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Historic snow, downed mailboxes and the jet stream

This snow couple, which came to life on Callicoon Road in Damascus Township, PA, doesn’t appear to mind all that snow.
TRR photo by Amanda Reed

By Fritz Mayer
February 19, 2014

UPPER DELAWARE RIVER VALLEY — Just in case it escaped anyone’s attention, it has snowed more than usual over the past couple of weeks. In Scranton, for the period between February 1 and February 15, the normal snowfall amount is about five inches; this year the total was 24.4 inches. In New York City’s Central Park, the normal is also five inches, and this year the total was 27.3 inches.

In Sullivan County, NY, there is normally 15.7 inches of snow for the entire month, and we blew past that mark early on in the second big snowfall of the month.

There is talk among weather watchers that the reason for the extended period of cold weather and snow has to do with the weakening of the jet stream because of warmer temperatures in the arctic. The theory says that the weaker jet stream allows weather patterns to remain in place longer. But like most things even tangentially connected to climate change, this theory is a bit controversial.

Whatever the reason, the weather is causing townships, towns, villages and counties to bust their plowing and sanding budgets, and schools are facing extra days in June to make up for the many snow days.

Mail boxes in Texas Township

Snow plowing was a topic of conversation at the Texas Township meeting in Pennsylvania on February 17. Resident Georgette Pascotto, who ran for the position of supervisor in 2011, said that four mailboxes between her home on Fords Road and Route 6 had been knocked over or nearly so by a snow plow.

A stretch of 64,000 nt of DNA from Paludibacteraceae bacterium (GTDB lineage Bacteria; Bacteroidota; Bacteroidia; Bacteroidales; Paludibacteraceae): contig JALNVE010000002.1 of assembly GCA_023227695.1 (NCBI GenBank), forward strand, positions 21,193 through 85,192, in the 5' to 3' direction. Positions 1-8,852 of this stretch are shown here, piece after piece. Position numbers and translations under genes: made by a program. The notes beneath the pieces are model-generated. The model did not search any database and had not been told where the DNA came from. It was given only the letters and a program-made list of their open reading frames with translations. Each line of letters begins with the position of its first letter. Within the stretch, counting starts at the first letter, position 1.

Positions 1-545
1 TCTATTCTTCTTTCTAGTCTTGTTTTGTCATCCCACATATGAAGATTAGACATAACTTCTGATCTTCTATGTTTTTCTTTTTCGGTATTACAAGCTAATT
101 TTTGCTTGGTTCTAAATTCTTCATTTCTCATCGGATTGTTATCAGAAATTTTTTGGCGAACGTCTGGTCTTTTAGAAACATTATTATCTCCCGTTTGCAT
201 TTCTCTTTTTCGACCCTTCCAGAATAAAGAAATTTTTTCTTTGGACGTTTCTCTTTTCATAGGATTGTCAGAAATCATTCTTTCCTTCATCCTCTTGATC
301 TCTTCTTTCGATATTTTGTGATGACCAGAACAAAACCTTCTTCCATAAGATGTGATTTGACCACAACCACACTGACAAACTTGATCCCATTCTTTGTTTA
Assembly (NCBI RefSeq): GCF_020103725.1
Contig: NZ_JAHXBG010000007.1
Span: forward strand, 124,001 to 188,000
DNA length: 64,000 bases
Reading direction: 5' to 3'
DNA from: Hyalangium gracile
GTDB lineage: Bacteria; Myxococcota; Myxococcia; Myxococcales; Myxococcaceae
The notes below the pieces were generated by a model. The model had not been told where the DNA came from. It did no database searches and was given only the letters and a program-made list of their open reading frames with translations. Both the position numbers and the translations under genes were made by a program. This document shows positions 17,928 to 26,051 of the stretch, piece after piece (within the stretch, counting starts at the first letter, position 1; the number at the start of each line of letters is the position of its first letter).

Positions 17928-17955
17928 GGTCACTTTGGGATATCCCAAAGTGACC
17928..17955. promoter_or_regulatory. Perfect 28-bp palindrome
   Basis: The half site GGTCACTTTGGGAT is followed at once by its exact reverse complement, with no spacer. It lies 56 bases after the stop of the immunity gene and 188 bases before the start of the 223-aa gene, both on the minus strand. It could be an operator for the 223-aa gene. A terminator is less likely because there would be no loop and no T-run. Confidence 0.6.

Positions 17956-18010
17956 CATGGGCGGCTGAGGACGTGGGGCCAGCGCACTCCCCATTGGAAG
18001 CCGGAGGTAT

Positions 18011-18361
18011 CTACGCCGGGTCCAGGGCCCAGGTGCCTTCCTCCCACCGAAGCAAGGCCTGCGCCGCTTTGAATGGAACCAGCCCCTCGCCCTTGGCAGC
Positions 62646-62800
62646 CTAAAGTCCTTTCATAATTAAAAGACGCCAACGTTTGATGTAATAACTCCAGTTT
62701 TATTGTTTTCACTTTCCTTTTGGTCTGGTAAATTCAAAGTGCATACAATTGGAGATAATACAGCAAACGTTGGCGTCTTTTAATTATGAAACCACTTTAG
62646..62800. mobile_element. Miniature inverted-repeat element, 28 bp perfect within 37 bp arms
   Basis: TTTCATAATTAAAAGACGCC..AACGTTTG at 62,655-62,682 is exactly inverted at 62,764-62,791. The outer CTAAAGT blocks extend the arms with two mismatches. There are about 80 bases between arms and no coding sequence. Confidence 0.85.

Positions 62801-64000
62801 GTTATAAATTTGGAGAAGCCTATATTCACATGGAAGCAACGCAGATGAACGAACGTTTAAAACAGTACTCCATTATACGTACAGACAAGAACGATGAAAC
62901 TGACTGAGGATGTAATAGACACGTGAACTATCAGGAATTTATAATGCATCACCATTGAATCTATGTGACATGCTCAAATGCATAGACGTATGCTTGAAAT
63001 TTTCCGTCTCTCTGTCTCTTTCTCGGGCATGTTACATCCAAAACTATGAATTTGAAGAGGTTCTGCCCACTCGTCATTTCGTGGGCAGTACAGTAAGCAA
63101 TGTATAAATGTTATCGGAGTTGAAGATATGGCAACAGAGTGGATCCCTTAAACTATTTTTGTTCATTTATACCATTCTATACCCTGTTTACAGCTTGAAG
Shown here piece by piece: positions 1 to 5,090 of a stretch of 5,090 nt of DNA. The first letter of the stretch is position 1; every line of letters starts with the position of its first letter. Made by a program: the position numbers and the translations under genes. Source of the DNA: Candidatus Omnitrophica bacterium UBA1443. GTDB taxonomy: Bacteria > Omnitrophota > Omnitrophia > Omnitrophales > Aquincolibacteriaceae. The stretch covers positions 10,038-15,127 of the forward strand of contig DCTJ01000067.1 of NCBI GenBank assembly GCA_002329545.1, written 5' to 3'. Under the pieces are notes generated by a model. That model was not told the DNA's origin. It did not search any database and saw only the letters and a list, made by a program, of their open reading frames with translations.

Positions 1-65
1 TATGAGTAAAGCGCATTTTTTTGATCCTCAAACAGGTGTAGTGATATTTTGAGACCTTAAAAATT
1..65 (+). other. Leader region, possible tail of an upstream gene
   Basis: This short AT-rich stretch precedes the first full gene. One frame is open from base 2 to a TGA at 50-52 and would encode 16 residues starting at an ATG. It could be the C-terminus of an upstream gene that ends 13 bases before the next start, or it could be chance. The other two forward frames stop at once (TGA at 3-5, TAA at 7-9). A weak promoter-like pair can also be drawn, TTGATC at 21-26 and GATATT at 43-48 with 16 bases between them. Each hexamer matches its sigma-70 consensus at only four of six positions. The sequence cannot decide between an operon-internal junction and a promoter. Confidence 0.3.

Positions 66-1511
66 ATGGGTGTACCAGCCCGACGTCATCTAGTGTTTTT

She said, “That seems like an inordinate amount of damage to mailboxes with this plowing, and I’d like to know what can be done.”

Supervisor Allan Wickle, who is also the roadmaster and operates the snowplow, said, “Look at Route 6; the state’s got a whole pile of them, too. You’ve got tons of snow going off the end of that plow, and if the mailboxes are on a couple of popsicle sticks,” they won’t survive the plow.

Pascotto said, “I think some of these mail boxes were actually hit not with snow but with the plow itself, and maybe it’s a matter of going a little bit slower.”

Wickle replied, “I don’t think I’ve hit a mailbox with a plow yet.” Regarding speed, he added a bit later, “I’ve got to get that snow going, if you go slow it just rolls right back down into the road.”

Pascotto said she thought it would be costly for the township because the township would have to pay for the damage.

Supervisors Chair Don Doney said that was not his understanding, because the mailboxes are located in the right-of-way.